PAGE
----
Back pain is one of the world’s leading disabilities. In fact, lower back pain is something that almost all people experience at some point in their lives. It doesn’t discriminate against sex, age, nationality, education or occupation. The interesting thing about back pain is that it stems from several different causes.
And it doesn’t matter if you’re an athlete, a weekend warrior or a couch potato. You can be feeling fine one minute and be barely able to move the next. Five of the leading causes of lower back issues include the following:
- Muscle or ligament strain. This occurs when fibers in a muscle begin to tear from being overstretched or overused (commonly called a pulled muscle). When ligaments are overstretched or torn, this causes a lumbar sprain. Ligaments are tough, fibrous tissues that connect bones together. (Spine Health)
- Lumbar and Herniated Discs. A herniated disc occurs when the gel-like center of your disc ruptures out through a tear in the tough disc wall. The gel material is irritating to your spinal nerves, causing something like a chemical irritation. The pain is a result of spinal nerve inflammation and swelling caused by the pressure of the herniated disc. (Mayfield Clinic)
- Tight Hamstrings. The hamstrings may become tight for many reasons, some of which include injury and a lack of stretching after exercising. If the hamstrings are tight due to a previous injury such as a strain or pull, there can be a buildup of scar tissue or adhesions.
- Arthritis. While any part of the back can be affected, the lower back is the most common site of arthritis back pain, most likely because it bears more of the body’s weight. (Arthritis Foundation)
- Osteoporosis. This is a disease which reduces the density and quality of the bones. About two-thirds of spinal compression fractures are never diagnosed because many people think the back pain is just a part of aging and arthritis. (WebMD)
Did you know that sitting incorrectly is one of the leading causes of back pain? Most people think of their posture as something that’s only a concern when they are standing. However, sitting for a long time or slouching can cause postural stress. When someone tells you that they weren’t doing anything and their back just started hurting, they might be right. Especially if your job requires you to sit at a desk for most of the day, make sure to take a minute or two to stand up every hour or so.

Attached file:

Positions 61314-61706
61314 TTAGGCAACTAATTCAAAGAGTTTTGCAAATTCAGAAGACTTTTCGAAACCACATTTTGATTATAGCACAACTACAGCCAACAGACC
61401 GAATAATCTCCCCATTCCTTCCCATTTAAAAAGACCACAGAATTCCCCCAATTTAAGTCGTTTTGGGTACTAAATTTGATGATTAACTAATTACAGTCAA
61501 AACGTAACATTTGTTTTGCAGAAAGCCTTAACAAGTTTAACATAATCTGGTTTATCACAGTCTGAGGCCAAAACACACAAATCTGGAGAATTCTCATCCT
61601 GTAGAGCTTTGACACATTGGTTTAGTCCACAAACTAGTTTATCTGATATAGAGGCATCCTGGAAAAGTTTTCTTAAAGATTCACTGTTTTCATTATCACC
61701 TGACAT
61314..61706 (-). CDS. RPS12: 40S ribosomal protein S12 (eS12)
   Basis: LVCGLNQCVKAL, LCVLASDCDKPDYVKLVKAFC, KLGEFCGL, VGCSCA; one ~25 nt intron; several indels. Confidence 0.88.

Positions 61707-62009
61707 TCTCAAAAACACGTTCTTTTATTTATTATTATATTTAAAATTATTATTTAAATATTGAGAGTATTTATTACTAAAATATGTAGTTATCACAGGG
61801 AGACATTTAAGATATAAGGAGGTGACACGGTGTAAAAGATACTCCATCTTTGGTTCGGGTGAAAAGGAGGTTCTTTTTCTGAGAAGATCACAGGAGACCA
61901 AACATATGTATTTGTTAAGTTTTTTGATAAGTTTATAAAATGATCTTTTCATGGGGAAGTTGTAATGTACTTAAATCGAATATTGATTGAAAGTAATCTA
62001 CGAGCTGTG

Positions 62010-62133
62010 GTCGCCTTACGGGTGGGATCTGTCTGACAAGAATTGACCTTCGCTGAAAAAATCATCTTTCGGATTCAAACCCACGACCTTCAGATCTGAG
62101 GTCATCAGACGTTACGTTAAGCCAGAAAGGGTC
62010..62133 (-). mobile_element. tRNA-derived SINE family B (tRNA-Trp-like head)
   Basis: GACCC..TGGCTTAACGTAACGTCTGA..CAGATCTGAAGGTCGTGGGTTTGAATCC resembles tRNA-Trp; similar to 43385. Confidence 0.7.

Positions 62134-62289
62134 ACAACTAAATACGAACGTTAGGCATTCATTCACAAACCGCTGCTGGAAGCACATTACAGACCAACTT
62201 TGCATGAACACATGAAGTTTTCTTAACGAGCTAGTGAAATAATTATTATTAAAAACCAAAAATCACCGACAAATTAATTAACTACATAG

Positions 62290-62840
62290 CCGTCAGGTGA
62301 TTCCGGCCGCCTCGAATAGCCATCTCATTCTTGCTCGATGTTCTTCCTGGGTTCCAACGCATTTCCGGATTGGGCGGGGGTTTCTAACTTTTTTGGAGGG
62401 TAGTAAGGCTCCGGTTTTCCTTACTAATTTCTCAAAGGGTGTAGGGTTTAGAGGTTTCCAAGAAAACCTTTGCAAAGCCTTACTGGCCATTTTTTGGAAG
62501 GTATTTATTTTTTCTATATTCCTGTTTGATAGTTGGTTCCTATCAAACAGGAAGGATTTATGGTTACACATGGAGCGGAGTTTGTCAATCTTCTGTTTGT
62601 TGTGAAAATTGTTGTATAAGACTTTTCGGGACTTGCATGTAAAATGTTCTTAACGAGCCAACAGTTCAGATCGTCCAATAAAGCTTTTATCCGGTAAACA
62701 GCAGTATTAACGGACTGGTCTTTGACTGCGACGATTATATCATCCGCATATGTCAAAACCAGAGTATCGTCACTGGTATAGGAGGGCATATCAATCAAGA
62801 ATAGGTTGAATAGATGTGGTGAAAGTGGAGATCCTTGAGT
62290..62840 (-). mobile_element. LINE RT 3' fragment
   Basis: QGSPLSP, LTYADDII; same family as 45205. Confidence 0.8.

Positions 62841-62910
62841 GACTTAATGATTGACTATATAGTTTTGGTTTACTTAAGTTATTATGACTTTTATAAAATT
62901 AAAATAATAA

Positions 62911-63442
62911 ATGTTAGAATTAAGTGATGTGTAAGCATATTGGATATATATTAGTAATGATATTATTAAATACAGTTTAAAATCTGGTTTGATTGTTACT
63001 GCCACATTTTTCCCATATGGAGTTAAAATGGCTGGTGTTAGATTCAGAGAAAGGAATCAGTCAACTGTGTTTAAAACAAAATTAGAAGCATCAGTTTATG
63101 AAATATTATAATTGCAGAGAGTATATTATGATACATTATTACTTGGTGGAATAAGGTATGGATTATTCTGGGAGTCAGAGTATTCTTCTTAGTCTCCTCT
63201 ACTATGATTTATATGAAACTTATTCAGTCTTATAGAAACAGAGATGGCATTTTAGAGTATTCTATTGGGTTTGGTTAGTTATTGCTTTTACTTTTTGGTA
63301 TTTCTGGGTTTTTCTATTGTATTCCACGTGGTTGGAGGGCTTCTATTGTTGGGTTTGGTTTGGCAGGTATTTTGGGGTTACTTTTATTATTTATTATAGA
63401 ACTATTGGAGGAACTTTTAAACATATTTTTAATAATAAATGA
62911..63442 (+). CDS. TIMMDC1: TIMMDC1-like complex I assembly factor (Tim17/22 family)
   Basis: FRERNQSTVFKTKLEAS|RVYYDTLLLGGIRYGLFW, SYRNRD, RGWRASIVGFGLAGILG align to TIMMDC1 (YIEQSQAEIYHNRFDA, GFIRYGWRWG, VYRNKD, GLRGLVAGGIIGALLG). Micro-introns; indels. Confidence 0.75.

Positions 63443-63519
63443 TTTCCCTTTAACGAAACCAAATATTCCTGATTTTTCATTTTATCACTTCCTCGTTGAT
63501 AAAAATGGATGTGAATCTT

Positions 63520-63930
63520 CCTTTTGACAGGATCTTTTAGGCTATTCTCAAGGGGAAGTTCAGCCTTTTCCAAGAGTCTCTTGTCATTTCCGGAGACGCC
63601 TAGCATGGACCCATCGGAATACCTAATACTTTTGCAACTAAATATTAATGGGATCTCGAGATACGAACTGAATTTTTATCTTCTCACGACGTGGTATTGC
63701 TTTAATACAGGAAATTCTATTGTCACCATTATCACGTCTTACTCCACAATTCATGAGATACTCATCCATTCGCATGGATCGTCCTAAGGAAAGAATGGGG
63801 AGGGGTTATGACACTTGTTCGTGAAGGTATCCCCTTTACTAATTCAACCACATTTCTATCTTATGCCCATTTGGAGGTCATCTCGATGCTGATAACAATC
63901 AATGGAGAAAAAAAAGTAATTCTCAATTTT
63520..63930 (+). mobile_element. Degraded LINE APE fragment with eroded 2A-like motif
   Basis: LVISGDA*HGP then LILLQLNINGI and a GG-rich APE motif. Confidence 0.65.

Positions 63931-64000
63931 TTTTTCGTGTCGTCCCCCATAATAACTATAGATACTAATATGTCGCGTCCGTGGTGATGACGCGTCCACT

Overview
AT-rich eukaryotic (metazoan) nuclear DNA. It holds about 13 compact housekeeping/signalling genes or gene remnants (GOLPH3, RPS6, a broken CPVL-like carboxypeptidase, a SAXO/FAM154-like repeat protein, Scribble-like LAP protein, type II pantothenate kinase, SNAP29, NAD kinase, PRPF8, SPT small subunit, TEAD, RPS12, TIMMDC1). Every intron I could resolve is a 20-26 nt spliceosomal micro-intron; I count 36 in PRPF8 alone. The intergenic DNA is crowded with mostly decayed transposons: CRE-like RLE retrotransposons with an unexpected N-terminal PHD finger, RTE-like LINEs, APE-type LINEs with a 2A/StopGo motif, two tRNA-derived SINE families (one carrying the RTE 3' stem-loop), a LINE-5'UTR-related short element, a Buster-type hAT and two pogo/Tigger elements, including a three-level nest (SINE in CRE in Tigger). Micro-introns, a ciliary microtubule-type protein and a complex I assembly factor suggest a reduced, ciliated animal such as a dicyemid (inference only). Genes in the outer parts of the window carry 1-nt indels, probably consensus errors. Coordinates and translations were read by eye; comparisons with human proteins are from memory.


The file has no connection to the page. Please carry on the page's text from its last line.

So now you just felt an uncomfortable twinge in your lower back that hurt for a second, but then the pain passed. Nothing to worry about? Maybe. But it could be a warning sign, too. Most people ignore things like this, and there’s a very good chance that it will happen again and could be more severe.
You need to be aware of what your body is trying to tell you. Daily stretching can help alleviate these small pains before they literally knock you off your feet. Hamstring stretches are great for this. When your upper legs are tight, they affect the lower part of your back. Another great one is the knees to chest stretch. Let us show you the proper way to perform these stretches and others.
There are also some great low impact exercises which can help ease lower back pain. Some basic ones are:
- Water exercises
- Low impact aerobics
Now just don’t go grabbing your bike or jumping in the pool. If you haven’t exercised in a while, you need to start slowly and gradually increase intensity and duration, or you could make things worse. We can help you formulate an exercise regimen that will work best for you.
Speak with your physical therapist for a proper diagnosis and guidance on how to improve your mobility. They will get you back on your feet without needing pain medication or surgery. And although it may sound counter-intuitive, you need to get on your feet and do the proper exercises. Rest is fine, but not moving can actually be detrimental to your recovery.
You should also be aware that not all injuries are the same. Therefore, the methods that helped a friend or relative feel better might not work for you. Let us show you the proper treatments and exercises for your lower back pain, and also how to prevent this from happening again.